Pros: The 6 serves the hospital and the 7 serves a few shopping plazas and that little clinic. I don't think the two routes are getting much ridership from the other places they go to, but they definitely serve some important places.

Cons: First of all, the 6 is stupid and I hate it. What the heck does the 6 do on a snowy, non-school day when, according to the snow route, it doesn't serve Burbank Hospital? Where does it go then?? Also, boy, these routes run real frequently. Yeah, how does every 80 minutes sound to you? Mmm, those are some good headways. Apparently it's not even enough time, because my bus was ten minutes late! How!? The 6 is so short with so much recovery time!

Nearby and Noteworthy: Lunenburg Crossing has this strange Walmart where the logo Maybe this is a common thing, but it was strange!

Final Verdict: 3/10
I'd say the 6 is a 2/10 and the 7 is a 4/10, so they average out to a 3. These are infrequent routes with one bus that just drives around, doesn't get many people when it's doing the 6, and gets progressively later and later, it would seem. I wish there was some way we could improve service on the 7 while lowering service on the 6 (because it doesn't seem like it needs it), but resources are so scant here in Fitchburg that there isn't much that can be done.

Latest MBTA News: Service Updates
Okay, I'm super late to tell this to the general public, but the Chelsea race day has moved to June 29th. That means that if you want to join the race, this is your last chance. If you have no idea what I'm talking about, click here. For a direct link to the sign-up form, click here. Hope to see you there!

Monday, June 18, 2018

My Day on the Hartford Line Was Really Weird (plus station reviews!)

So the CTrail Hartford Line opened up on Saturday! I...uh...I don't think I've ever seen so many strange characters in a single day. Read on, and you'll find out every weird thing that happened to me, as well as reviews of every station on the line.

The whole mess began, as many messes do, with Greyhound. My friend Jeff and I were getting the 6:45 Greyhound bus to Springfield, where we would board the first ever southbound Hartford Line trip and ride to New Haven. The bus ticket said the bus was boarding at 6:25, and I planned to get there even a little earlier because I had been suffering from a stomach bug for the past few days, so I needed to accomodate my body if it had any ideas.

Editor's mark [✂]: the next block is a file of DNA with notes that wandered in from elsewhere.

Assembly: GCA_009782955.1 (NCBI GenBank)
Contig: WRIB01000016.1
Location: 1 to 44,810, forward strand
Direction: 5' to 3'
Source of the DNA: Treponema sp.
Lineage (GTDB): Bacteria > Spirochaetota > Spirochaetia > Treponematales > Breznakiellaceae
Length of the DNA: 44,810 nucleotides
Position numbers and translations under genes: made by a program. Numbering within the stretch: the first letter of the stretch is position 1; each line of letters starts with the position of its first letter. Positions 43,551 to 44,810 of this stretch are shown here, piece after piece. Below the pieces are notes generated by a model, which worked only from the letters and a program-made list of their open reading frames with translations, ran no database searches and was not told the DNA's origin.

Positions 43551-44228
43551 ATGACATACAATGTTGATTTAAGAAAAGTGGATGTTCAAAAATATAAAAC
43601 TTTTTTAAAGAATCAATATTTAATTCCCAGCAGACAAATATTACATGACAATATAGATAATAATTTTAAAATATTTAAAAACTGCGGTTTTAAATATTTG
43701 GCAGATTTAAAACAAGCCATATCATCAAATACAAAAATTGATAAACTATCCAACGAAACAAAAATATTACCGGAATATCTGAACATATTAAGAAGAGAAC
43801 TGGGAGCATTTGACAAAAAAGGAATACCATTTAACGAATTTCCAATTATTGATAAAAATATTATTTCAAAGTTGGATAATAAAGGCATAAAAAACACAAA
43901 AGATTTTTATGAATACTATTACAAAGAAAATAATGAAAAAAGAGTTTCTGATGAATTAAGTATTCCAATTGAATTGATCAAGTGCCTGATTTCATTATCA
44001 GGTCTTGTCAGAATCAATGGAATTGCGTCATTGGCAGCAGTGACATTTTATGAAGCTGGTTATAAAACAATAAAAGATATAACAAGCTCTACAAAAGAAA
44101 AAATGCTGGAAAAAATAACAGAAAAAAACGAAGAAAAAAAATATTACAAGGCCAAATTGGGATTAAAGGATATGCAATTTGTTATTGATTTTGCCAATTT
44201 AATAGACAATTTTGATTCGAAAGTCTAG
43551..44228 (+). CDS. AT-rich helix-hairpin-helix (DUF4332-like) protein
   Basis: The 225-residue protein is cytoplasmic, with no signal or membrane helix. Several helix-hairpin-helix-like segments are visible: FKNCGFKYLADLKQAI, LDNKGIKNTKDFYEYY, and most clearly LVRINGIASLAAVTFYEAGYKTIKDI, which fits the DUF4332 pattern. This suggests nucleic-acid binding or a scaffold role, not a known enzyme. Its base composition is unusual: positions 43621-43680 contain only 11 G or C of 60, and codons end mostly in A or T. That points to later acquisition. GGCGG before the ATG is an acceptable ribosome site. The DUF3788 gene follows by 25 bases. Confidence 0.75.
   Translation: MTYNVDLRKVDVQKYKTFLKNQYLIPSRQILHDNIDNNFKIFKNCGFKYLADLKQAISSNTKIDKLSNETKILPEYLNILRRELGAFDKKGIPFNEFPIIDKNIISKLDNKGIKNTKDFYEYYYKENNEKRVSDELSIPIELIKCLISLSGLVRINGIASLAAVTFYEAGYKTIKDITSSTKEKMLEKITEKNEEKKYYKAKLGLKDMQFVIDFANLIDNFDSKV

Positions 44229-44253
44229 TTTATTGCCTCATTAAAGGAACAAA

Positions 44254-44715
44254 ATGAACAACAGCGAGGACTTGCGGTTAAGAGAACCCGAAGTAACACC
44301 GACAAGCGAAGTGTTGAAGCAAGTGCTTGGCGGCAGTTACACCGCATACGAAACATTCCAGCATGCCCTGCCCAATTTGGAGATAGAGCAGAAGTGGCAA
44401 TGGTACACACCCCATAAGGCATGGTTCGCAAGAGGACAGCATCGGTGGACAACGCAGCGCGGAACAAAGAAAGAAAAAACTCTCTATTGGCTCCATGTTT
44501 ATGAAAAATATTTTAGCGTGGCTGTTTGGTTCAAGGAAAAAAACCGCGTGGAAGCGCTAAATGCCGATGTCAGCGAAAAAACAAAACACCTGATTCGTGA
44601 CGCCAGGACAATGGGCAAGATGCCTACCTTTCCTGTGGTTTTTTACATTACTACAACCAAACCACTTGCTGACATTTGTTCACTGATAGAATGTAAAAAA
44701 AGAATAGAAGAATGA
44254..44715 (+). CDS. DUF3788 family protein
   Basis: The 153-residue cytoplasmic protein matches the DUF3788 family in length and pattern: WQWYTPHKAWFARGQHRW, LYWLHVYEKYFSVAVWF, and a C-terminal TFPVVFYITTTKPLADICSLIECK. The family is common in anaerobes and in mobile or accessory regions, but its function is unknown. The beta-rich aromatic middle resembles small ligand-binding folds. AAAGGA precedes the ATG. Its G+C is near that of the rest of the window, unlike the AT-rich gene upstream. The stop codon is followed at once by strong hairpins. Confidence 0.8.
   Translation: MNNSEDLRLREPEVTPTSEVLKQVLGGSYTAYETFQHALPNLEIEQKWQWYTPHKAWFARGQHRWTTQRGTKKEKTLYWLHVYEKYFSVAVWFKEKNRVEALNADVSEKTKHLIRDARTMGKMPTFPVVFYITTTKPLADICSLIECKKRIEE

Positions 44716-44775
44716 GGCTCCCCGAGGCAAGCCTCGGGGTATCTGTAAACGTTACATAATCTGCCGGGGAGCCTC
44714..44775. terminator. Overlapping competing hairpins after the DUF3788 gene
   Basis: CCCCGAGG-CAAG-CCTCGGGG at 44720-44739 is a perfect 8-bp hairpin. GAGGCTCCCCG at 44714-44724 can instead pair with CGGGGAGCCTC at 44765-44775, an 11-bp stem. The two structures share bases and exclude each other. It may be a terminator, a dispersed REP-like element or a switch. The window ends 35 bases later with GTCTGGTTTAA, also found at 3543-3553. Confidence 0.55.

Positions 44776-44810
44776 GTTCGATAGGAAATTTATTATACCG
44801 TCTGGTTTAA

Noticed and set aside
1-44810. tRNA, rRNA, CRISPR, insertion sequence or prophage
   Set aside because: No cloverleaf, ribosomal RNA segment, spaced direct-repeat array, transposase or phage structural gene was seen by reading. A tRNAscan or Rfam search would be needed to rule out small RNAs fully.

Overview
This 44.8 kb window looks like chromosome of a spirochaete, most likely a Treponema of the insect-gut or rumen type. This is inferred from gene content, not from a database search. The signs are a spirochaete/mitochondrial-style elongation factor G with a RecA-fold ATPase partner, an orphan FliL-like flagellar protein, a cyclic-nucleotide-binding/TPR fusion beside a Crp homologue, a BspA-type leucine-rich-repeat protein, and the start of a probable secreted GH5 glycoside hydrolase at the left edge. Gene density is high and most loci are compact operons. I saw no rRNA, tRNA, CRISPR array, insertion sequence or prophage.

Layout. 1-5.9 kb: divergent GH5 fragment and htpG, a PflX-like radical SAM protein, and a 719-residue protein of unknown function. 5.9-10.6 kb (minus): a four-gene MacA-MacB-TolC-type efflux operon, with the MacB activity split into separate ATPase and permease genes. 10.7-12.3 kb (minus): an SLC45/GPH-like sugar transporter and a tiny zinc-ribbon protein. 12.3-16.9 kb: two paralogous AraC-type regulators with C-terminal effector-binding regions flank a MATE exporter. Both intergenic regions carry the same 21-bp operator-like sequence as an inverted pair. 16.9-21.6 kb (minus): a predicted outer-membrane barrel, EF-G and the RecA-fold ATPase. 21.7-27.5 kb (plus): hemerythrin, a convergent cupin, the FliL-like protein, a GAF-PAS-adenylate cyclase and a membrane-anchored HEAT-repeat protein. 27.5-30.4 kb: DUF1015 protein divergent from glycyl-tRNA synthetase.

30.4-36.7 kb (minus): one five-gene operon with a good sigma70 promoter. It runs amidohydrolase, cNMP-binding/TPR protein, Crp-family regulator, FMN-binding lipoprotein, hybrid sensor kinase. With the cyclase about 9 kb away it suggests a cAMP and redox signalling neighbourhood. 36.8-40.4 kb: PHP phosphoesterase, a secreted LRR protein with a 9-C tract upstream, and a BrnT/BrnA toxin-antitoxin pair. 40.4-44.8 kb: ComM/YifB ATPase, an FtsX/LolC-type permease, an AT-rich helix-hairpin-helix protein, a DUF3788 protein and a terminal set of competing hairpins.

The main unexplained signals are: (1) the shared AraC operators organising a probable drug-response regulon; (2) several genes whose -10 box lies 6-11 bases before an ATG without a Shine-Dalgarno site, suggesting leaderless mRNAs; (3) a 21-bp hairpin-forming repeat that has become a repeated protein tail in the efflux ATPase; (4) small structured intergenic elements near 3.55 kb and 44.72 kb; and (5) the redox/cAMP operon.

"I'll get the 5:30 83!" I had told myself the night before. But right when I was about to leave, I remembered "Oh wait, it's Saturday, the 5:30 83 doesn't exist." Okay, Red Line it is. I got to South Station at 6:10, and luckily, the bug was cooperating, so I had to get to the bus terminal as slowwwwwly as possible. How should I do that?

Of course! Take the elevator from the Red Line to the Commuter Rail station that feels like it's somewhere illegal (see review for details)! An Amtrak employee joined me on the ride. "I don't want to go to work," she said. "I just want to take a nap." "Yeah," I responded. "I feel that."

I eventually did make it to the bus terminal, but I was still too early, so I just stared at the regional bus map for a while. Jeff must've gotten past me without me noticing, because I got a text saying "Meet me at Gate 7." I walked to Gate 7, where I saw Jeff standing in line for a bus going to..."Worcester." "Is this the right gate?" I asked. "Watch my stuff; I'm going to ask at the counter," Jeff said.

Yup, that makes a lot of sense.